Saddle burns normally occur when a flammable liquid is allowed to drip downward from the floor above and onto the floor joist or beam underneath. The flammable liquid soaks into the wooden joist or beam and burns the wooden member away in the characteristic pattern resembling a horse's saddle. Presence of saddle burns was a strong indication that a flammable liquid fire had been spread throughout the house.
The saddle burn in Photo 4 was almost textbook-like. Notice how the floor joist is directly beneath the butt-joined plywood sub-floor and the burn damage shows how the wooden floor joist had been burned away by the action of the flammable liquid dripping down onto the floor joist.
At this point in my fire investigation, my evidence led me to believe without a doubt that the fire was caused by flammable liquid and that the plaintiff's expert's theory was absolutely incorrect. My next step was to contact the responding fire department and determine if any photographs had been taken at the scene. Fortunately, a firefighter in the responding attack engine had taken several shots.
Conclusions and commentary
From my investigation, I drew several conclusions.
The fire originally started in the garage by a flammable liquid that was spread throughout several areas of the house.
The fire was incendiary in nature, meaning a person had deliberately set fire to the property.
Contrary to the plaintiff's expert witness, there was no defect in the service entrance cable to the house. In fact, the building's electrical system was not causative to the fire incident at all.
The electrical contractor caused no damage to the service entrance cable upon installation — his work was neither causative nor contributory to the fire.
As a result of my findings, the defendant denied all claims made by the plaintiff, who ultimately withdrew the lawsuit against the electrical contractor.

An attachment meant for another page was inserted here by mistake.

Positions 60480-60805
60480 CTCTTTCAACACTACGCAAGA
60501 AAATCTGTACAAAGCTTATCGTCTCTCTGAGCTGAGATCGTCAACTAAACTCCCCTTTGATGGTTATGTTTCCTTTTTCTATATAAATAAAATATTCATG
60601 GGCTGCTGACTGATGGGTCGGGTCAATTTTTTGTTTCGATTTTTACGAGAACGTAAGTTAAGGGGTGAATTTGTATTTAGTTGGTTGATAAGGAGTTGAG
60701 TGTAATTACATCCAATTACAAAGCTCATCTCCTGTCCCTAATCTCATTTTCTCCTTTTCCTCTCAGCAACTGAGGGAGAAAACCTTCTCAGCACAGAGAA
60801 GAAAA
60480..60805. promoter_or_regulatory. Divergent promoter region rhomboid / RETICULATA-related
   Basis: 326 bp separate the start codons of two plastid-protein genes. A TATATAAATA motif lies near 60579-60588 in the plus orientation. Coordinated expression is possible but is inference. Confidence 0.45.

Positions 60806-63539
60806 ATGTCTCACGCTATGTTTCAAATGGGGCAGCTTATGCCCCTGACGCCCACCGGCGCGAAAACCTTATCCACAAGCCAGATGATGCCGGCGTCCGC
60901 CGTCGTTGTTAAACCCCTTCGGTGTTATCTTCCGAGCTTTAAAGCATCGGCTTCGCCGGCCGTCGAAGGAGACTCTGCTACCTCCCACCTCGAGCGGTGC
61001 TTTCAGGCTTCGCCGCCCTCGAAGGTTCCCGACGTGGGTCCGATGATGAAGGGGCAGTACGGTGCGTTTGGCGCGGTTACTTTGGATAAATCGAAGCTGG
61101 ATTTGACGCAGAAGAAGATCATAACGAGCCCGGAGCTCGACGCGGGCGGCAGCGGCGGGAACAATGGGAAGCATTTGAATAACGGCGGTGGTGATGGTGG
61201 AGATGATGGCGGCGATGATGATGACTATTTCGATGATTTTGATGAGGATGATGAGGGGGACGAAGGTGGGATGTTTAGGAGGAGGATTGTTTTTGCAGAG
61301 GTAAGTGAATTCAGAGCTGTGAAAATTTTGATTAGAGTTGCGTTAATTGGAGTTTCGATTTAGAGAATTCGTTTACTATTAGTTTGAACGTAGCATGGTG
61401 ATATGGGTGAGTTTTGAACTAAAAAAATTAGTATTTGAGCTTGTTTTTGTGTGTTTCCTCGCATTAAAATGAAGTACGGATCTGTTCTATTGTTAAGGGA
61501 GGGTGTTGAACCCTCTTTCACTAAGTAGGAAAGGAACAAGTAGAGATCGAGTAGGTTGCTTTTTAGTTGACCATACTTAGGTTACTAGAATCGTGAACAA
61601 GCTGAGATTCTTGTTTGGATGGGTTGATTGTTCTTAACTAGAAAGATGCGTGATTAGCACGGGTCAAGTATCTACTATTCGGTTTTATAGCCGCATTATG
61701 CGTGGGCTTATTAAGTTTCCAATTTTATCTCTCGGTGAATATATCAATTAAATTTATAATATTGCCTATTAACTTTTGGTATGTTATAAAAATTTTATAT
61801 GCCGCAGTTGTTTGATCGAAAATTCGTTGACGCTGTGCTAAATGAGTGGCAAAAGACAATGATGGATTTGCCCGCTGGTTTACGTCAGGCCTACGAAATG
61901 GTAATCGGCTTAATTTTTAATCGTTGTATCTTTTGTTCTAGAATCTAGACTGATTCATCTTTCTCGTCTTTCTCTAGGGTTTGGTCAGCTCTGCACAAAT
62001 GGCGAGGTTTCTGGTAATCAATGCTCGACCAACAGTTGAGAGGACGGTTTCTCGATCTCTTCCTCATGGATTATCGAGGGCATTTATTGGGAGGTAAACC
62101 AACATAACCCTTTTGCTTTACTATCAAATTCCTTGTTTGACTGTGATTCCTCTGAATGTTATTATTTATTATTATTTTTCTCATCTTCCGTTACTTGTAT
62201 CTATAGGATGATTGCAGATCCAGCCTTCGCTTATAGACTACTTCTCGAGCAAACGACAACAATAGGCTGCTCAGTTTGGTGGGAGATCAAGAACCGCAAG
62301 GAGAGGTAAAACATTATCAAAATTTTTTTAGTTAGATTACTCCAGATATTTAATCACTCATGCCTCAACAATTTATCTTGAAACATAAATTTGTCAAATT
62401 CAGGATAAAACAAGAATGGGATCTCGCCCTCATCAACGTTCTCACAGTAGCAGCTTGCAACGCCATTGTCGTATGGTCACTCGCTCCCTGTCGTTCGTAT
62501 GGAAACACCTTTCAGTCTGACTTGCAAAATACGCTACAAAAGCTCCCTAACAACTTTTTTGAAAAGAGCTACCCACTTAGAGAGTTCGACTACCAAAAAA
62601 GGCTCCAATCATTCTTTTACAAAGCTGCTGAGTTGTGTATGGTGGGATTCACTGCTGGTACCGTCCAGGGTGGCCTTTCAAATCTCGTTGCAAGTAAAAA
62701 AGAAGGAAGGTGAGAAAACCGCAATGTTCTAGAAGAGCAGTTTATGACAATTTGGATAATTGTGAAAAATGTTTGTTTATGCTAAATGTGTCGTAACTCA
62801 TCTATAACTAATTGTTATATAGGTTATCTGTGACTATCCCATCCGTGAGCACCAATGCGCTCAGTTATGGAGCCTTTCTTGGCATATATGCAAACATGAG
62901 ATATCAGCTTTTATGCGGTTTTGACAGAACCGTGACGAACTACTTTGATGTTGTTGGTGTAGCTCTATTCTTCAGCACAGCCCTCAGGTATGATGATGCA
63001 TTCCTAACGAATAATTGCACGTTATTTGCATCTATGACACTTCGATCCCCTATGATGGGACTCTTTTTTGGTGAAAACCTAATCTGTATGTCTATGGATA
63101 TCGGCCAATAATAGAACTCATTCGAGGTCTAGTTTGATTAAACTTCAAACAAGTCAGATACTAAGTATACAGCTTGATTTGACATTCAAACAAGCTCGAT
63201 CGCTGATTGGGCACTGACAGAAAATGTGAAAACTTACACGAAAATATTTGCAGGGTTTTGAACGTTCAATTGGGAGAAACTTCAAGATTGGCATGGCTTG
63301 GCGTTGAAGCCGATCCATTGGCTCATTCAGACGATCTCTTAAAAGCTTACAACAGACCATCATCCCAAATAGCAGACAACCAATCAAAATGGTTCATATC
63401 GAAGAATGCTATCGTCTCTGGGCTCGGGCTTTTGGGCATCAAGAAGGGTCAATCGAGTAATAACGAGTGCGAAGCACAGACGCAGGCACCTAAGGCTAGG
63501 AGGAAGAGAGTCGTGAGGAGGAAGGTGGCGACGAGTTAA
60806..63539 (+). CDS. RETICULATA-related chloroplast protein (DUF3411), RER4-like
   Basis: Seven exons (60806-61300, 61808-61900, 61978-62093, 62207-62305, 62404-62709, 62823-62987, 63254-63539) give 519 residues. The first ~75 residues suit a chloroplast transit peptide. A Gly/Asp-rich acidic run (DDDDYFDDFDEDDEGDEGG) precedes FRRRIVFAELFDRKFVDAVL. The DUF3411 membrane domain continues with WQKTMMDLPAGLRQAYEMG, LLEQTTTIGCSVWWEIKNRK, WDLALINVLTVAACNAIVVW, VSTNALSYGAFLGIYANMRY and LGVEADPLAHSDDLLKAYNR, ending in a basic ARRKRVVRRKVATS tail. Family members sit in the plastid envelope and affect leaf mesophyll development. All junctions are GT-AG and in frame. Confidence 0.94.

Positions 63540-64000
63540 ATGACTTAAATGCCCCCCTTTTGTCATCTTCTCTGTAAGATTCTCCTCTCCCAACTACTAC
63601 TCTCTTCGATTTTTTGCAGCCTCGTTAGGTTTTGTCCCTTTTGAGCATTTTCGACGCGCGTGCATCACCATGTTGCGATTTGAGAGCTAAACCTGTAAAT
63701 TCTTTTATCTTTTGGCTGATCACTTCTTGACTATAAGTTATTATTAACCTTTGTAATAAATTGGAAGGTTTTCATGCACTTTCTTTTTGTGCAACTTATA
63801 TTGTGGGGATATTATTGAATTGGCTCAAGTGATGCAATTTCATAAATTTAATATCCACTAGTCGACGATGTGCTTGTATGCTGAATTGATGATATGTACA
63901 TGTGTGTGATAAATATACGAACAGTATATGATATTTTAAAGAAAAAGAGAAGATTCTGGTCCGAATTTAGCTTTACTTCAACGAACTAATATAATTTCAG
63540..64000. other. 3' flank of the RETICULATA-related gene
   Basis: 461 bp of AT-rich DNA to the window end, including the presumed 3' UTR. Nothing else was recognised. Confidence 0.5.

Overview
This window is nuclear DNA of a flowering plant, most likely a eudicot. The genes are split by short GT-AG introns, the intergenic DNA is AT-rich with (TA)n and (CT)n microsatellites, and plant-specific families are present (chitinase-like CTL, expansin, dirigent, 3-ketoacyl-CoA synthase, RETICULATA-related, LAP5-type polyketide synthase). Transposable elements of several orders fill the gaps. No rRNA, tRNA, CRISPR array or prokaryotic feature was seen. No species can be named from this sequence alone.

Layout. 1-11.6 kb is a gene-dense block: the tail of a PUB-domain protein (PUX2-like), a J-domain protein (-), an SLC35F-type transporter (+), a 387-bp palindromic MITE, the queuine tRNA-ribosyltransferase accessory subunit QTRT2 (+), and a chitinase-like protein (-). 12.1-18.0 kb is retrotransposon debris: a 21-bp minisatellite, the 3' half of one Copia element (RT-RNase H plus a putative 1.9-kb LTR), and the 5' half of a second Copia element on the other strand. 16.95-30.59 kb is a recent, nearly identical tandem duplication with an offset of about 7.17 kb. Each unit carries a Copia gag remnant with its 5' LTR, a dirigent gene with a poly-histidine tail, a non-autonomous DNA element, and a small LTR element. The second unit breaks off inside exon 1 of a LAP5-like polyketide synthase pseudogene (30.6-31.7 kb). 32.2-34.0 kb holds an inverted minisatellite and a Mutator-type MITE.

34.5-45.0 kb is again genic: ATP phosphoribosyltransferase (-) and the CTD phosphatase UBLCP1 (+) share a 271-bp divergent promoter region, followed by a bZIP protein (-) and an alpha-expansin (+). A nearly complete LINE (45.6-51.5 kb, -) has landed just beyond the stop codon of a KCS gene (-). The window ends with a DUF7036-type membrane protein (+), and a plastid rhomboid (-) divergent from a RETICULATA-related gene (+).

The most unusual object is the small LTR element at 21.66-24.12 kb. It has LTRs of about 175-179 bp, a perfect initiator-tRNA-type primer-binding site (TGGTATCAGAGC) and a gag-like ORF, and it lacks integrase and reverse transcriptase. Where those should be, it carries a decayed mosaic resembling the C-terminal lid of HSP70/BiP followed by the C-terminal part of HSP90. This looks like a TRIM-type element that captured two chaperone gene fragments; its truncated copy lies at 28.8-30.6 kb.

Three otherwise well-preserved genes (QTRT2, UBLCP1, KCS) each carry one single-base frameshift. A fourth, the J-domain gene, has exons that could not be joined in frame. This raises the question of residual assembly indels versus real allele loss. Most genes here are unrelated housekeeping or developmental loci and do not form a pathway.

One of many lessons that can be learned from this case relates to proper investigative procedures. This incident was, first and foremost, a fire incident, but the cause of the fire had to be determined before any other decision could be made.
To properly investigate this incident, the plaintiff should have first determined the cause of the fire and, therefore, the initial investigator on the case should have been a fully trained fire investigator. Although the plaintiff's expert represented himself as an “electrical fire investigator” and electrical engineer, he had none of the common certifications typical of this type of expert, such as CFI (Certified Fire Investigator) from IAAI (International Association of Arson Investigators) or CFEI (Certified Fire & Explosion Investigator) from NAFI (National Association of Fire Investigators).
Failure to be properly trained in fire investigation rendered any opinion that plaintiff's expert expressed questionable because he failed to have the knowledge and training to form an opinion of the cause of the fire within a reasonable degree of scientific and engineering certainty.
Peserik, PE, PLS, CFEI, CFII, DABFET, is founder of James E. Peserik Associate Inc., a consulting forensic engineering and fire and accident investigation consulting firm based in Coopersburg, Pa.